To have prayed in the company of the Blessed Virgin was most certainly a great joy for the Apostles in those early days. And yet, we share the same joy, even though we do not physically see the Mother of the Lord, whenever we pray. Perhaps this is especially so in the praying of Her holy Rosary, that prayer so greatly loved by Her, and for which She often asks us, promising great graces to those who embrace this devotion.

When we take up our beads, even though we might be physically alone, still the Mother of God is with us and is listening to us. Our concerns are Her concerns – and above all, She is concerned with obtaining for us the great grace of eternal salvation once this life is complete for us.

In ‘Christi Matri’, Pope St Paul VI encourages us to weave the prayers of the Rosary into mystical garlands for the Mother of Christ”. He goes on to write –

“Nothing seems more appropriate and valuable to us than to have the prayers of the whole Christian family rise to the Mother of God, who is invoked as the Queen of Peace, begging Her to pour forth abundant gifts of Her maternal goodness in midst of so many great trials and hardships. We want constant and devout prayers to be offered to Her whom we declared Mother of the Church..” (CM, para.8)

 In praying our beads, let us join with the supplication of Pope Paul – “look down with clemency, Most Blessed Virgin, upon all Your children”.

 

The Dowry of Mary

The Dowry of Mary

“the wonderful filial love which burnt within the heart of your forefathers towards the great Mother of God … to whose service they consecrated themselves with such abundant proofs of devotion, that the kingdom itself acquired the singular and highly honourable title of ‘Mary’s Dowry’.”

– Pope Leo XIII

I remember, as a child at school in the south of England some fifty years ago, that we were particularly dedicated to Our Lady of Ransom, and to the idea of England being the ‘dowry of Mary’. Even as a young child in those days, I thought this was a beautiful thing although I had very little sense of what it really meant. Of course, it expresses the notion that the Blessed Virgin regards England with a particular fondness, that She is our special protectress and patroness.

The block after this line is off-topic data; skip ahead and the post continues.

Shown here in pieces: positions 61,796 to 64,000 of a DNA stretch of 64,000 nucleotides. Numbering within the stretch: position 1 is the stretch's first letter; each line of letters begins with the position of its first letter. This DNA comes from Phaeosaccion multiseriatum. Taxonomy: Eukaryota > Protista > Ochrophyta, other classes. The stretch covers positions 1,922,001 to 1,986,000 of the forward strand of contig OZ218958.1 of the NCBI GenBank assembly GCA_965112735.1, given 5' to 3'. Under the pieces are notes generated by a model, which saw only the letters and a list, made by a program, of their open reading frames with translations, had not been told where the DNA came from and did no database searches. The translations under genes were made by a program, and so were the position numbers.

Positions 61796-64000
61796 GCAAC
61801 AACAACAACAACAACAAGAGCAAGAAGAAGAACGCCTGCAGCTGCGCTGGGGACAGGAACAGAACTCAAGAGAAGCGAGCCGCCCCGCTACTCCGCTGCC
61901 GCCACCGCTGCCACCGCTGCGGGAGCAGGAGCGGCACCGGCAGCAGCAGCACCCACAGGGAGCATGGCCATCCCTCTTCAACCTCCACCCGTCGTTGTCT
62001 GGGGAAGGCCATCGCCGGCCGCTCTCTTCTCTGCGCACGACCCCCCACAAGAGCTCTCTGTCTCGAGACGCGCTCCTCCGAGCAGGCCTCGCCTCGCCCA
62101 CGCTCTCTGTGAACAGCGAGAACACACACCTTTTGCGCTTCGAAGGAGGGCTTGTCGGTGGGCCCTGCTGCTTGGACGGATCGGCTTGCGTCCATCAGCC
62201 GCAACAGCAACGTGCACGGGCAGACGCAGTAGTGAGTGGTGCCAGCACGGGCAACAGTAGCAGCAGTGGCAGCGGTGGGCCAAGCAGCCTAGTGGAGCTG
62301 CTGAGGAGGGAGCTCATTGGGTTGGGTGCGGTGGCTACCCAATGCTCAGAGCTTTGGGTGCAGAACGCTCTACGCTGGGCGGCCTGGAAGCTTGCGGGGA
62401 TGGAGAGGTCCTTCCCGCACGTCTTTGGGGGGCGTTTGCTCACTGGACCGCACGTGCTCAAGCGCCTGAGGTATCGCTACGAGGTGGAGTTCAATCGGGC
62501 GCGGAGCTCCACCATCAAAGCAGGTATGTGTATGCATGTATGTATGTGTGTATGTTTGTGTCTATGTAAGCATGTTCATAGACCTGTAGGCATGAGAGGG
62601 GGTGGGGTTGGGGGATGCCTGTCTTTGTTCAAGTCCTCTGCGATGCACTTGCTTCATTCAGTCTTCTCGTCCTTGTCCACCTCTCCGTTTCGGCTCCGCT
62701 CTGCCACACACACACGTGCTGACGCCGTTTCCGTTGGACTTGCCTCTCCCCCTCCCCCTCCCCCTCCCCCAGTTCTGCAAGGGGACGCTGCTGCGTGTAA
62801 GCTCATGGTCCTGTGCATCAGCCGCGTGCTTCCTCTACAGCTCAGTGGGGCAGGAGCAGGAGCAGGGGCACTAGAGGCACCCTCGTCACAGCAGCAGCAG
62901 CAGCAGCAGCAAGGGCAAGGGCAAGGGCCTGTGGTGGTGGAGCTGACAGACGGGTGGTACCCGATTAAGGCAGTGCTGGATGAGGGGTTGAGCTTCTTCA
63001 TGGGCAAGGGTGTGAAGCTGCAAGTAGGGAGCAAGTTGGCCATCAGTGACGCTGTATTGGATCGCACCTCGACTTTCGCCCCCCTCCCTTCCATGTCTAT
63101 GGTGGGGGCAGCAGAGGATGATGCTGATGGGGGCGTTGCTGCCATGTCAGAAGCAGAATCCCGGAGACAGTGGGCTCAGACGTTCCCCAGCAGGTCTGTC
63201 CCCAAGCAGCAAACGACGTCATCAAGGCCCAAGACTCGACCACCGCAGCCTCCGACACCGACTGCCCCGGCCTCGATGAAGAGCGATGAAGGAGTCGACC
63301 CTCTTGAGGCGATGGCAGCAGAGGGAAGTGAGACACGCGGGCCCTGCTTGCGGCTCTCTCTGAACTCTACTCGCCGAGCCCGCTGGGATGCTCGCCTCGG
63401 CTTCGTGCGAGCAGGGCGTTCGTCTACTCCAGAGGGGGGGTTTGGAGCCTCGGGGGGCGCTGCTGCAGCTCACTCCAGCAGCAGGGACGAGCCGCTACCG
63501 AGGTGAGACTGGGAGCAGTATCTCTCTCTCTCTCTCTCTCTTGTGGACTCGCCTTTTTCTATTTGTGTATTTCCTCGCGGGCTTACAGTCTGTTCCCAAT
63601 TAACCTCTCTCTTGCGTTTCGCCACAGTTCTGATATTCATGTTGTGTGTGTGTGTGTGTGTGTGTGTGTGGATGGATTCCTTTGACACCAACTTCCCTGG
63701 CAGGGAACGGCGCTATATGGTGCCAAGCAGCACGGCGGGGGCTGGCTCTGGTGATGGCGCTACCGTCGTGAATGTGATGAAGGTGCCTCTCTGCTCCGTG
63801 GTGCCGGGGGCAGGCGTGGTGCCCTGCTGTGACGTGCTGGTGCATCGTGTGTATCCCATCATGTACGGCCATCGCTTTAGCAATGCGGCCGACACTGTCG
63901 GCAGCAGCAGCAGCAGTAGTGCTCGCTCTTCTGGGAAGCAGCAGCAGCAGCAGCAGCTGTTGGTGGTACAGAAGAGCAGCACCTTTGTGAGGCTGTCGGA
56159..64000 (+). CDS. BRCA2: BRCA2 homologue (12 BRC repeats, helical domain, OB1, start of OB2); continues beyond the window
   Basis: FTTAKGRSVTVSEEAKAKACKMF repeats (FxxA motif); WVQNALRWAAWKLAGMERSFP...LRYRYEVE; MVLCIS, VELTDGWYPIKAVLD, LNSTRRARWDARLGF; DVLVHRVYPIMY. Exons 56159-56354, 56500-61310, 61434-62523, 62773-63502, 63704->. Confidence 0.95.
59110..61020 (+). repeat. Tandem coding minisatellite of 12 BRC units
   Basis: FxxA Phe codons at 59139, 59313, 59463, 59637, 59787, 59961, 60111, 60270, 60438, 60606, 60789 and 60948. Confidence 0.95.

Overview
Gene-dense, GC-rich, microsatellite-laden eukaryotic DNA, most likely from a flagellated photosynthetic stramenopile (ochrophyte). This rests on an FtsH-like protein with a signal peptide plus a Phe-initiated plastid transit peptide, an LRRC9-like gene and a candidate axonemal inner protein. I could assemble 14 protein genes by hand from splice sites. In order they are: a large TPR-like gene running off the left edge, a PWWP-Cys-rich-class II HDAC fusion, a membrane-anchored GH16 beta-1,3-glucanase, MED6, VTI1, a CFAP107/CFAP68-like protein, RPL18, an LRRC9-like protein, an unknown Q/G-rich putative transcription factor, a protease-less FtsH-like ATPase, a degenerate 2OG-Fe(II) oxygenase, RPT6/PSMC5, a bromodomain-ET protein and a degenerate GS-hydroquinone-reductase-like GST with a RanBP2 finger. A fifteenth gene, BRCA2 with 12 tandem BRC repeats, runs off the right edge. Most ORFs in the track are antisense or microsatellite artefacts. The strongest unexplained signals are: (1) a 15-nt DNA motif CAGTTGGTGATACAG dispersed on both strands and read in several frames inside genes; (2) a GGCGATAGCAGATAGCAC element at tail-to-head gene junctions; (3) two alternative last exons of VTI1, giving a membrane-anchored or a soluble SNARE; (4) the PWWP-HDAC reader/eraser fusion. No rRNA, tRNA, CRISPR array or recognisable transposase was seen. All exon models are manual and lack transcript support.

The notion that England is the ‘dowry of Mary’ goes back as far as 1051 according to some sources, even though there is no certainty over the actual origin of the title. In 1381, King Richard II dedicated England to Mary, setting it apart for Her. And the title finds itself written down around the year 1400, when Archbishop Thomas Arundel noted that –

“we English, being ..  Her own dowry, as we are commonly called, ought to surpass others in the fervour of our praises and devotions..”

As the Archbishop described the title as being ‘commonly’ used, it is not surprising that the imagery associated with the title can be found in a several religious artefacts of that period, including the Wilton Diptych; in this, King Richard is seen kneeling before the Virgin and Child, while an Angel bears a staff upon which is the flag of Saint George – patron of England – and a map of the country.

In 1893, the title received Papal recognition when Pope Leo XIII addressed English Catholics on pilgrimage to Rome; he said –

“the wonderful filial love which burnt within the heart of your forefathers towards the great Mother of God … to whose service they consecrated themselves with such abundant proofs of devotion, that the kingdom itself acquired the singular and highly honourable title of ‘Mary’s Dowry’.”

The Wilton Diptych: image © National Gallery

Mindful of this very long history of a particular devotion to the Mother of God, the Catholic Bishops of England and Wales have determined that this year, England will be re-dedicated as the Dowry of Mary.

The dedication will take place on Sunday 29 March 2020, in every Cathedral in England and Wales, at the Shrine of Our Lady of Walsingham, in all the parish Churches taking part and in the homes of many of the faithful.

A 3 day triduum of prayer will take place immediately prior to this, between 26 and 28 March, consisting of prayers of reparation and the Litany of the Saints and Martyrs of England, together with the prayer of the holy Rosary.

This will see the conclusion of two years of spiritual preparation – a nationwide Novena of prayer for England and a tour of the statue of Our Lady of Walsingham to every Cathedral in England.

At the personal level, the Catholics of England and Wales are being encouraged to begin their own period of spiritual preparation, starting on 21 February and ending on the feast of the Annunciation with a personal consecration to Jesus through Mary using the formula of Saint Louis Marie de Montfort. Written materials supporting this personal consecration have been made available by the organisers, Behold2020, who note –

“History shows us that when people pray this prayer of absolute surrender to God’s will for their lives, society is transformed. By taking up this personal dedication in 2020, you can be a part of the renewal of this nation, drawing ourselves closer to the will of our loving God, through Mary.”

More information is available on the Diocese of Westminster website.